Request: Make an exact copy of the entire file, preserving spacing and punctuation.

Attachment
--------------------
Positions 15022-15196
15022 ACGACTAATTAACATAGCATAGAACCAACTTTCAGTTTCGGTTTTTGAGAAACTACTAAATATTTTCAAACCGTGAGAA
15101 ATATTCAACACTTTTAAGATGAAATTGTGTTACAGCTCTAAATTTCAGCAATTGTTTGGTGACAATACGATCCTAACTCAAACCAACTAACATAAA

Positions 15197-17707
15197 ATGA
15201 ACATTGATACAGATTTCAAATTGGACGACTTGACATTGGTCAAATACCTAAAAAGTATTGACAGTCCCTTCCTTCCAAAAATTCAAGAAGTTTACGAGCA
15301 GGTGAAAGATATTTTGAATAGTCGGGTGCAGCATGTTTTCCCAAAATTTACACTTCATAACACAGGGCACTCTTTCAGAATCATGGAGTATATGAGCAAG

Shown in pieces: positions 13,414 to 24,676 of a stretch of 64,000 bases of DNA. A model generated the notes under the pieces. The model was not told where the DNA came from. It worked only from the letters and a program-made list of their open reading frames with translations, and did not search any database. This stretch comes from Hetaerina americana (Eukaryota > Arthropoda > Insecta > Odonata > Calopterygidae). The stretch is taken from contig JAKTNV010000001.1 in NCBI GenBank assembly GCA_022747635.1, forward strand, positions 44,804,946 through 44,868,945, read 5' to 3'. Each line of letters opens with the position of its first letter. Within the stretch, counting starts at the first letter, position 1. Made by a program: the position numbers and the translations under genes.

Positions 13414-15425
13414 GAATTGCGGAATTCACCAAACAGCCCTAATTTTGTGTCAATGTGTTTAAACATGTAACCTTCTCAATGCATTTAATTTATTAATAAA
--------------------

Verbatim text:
Positions 15022-15196
15022 ACGACTAATTAACATAGCATAGAACCAACTTTCAGTTTCGGTTTTTGAGAAACTACTAAATATTTTCAAACCGTGAGAA
15101 ATATTCAACACTTTTAAGATGAAATTGTGTTACAGCTCTAAATTTCAGCAATTGTTTGGTGACAATACGATCCTAACTCAAACCAACTAACATAAA

Positions 15197-17707
15197 ATGA
15201 ACATTGATACAGATTTCAAATTGGACGACTTGACATTGGTCAAATACCTAAAAAGTATTGACAGTCCCTTCCTTCCAAAAATTCAAGAAGTTTACGAGCA
15301 GGTGAAAGATATTTTGAATAGTCGGGTGCAGCATGTTTTCCCAAAATTTACACTTCATAACACAGGGCACTCTTTCAGAATCATGGAGTATATGAGCAAG

Shown in pieces: positions 13,414 to 24,676 of a stretch of 64,000 bases of DNA. A model generated the notes under the pieces. The model was not told where the DNA came from. It worked only from the letters and a program-made list of their open reading frames with translations, and did not search any database. This stretch comes from Hetaerina americana (Eukaryota > Arthropoda > Insecta > Odonata > Calopterygidae). The stretch is taken from contig JAKTNV010000001.1 in NCBI GenBank assembly GCA_022747635.1, forward strand, positions 44,804,946 through 44,868,945, read 5' to 3'. Each line of letters opens with the position of its first letter. Within the stretch, counting starts at the first letter, position 1. Made by a program: the position numbers and the translations under genes.

Positions 13414-15425
13414 GAATTGCGGAATTCACCAAACAGCCCTAATTTTGTGTCAATGTGTTTAAACATGTAACCTTCTCAATGCATTTAATTTATTAATAAA